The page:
Coronary Artery Variants and Anomalies in Patients With Bicuspid Aortic Valve

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The aim of this study was to assess the prevalence of variants and anomalies of the coronary arteries in patients with bicuspid aortic valve (BAV) and compare it with patients with tricuspid aortic valve (TAV).

Materials and Methods:

A total of 428 patients (193 with BAV, 235 with TAV) who underwent coronary computed tomography angiography were analyzed.


The right coronary artery was dominant in 360 (84.1%) cases, including 157 (81.34%) with BAV and 203 (86.38%) with TAV. Left dominance was observed in 51 (11.9%) patients, including 30 (15.54%) with BAV 21 (8.93%) with TAV (P=0.08), and codominance in 17 (4%). The mean length of the left main coronary artery (LMCA) in patients with BAV was 10.45±6.93 versus 12.02±5.12 mm in those with TAV (P=0.008). The absence of the LMCA with separate origins of the left artery descending and the left circumflex artery was observed in 18 cases, 14/193 (7.3%) with BAV and 4/235 (1.7%) with TAV (P=0.004). The ramus intermedius was present in 50 (11.7%) patients, 29 with BAV (15%) and 21 with TAV (8.9%) (P=0.05). Coronary artery anomalies were observed in 2.1% of all patients (5/193 with BAV vs. 4/235 with TAV, P=0.5).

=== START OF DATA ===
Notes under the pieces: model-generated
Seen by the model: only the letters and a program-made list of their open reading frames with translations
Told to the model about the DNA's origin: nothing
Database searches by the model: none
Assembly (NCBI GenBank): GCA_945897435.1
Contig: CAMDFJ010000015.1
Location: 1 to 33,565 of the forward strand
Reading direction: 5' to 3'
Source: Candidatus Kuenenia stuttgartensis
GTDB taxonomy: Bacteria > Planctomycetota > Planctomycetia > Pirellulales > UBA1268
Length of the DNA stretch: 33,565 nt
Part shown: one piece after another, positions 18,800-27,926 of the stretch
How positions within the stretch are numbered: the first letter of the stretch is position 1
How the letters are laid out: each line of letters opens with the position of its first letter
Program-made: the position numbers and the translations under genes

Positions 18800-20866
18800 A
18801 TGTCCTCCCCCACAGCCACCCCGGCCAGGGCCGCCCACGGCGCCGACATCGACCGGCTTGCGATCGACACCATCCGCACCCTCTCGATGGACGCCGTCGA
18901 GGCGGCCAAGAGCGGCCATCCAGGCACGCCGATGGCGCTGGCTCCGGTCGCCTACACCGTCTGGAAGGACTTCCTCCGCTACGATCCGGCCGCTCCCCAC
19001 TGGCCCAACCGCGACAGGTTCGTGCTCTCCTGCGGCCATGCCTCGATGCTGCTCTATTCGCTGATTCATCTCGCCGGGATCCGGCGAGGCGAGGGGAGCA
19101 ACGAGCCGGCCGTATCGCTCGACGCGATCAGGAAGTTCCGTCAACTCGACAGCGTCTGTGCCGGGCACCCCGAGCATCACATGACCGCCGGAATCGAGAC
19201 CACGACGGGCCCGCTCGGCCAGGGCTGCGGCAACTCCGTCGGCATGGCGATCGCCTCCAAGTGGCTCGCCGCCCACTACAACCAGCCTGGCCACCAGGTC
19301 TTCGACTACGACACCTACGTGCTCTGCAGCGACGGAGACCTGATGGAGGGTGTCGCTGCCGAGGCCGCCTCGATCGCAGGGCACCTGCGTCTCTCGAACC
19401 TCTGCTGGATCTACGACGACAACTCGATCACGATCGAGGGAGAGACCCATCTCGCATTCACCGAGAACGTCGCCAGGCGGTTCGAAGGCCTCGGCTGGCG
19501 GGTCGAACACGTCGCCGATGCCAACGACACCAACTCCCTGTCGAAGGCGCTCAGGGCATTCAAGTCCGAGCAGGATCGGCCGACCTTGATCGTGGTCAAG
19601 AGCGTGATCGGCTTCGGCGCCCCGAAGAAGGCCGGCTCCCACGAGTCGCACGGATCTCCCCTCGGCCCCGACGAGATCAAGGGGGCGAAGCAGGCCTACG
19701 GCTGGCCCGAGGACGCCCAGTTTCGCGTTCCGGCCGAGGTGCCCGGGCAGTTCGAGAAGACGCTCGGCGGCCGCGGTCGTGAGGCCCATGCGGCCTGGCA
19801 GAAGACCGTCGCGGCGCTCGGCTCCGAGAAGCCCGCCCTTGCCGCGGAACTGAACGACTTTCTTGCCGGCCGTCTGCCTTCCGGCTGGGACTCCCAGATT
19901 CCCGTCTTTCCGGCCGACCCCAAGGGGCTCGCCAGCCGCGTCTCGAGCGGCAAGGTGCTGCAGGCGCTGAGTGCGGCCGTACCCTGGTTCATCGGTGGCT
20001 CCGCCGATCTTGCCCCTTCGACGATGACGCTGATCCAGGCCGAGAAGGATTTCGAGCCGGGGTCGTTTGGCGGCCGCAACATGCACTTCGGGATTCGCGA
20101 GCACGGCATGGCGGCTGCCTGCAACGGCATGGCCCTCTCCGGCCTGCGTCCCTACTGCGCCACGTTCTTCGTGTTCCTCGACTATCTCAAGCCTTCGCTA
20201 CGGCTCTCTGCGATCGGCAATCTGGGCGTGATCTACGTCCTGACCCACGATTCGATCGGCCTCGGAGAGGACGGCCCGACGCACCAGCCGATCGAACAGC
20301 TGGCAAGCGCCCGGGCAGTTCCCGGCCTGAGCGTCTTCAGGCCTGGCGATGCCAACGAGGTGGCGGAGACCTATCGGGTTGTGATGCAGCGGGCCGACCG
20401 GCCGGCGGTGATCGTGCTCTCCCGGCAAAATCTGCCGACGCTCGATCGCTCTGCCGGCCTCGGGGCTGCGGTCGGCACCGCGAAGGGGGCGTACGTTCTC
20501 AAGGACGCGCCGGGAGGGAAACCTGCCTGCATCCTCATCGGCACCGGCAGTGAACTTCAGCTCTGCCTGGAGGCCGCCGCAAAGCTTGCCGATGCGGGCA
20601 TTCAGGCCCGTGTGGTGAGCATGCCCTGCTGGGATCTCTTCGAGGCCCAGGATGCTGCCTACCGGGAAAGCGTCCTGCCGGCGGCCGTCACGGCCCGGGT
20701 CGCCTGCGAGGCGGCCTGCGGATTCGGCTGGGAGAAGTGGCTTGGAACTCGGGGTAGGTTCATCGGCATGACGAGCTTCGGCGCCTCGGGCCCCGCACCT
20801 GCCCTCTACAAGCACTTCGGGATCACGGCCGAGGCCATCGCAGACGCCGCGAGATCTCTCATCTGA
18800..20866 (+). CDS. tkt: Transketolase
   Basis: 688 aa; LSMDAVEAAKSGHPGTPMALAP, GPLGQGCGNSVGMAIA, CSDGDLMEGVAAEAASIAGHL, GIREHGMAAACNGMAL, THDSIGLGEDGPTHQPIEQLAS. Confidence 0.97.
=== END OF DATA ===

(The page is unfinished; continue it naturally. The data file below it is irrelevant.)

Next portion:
The prevalence of anomalies of coronary arteries was similar in both groups. Patients with BAV had a higher incidence of the absence of the LMCA and the presence of the ramus intrermedius. The mean length of the LMCA in patients with BAV was shorter than in patients with TAV. There was a trend for a higher incidence of left dominance in patients with BAV compared to those with TAV, but did not reach statistical significance.

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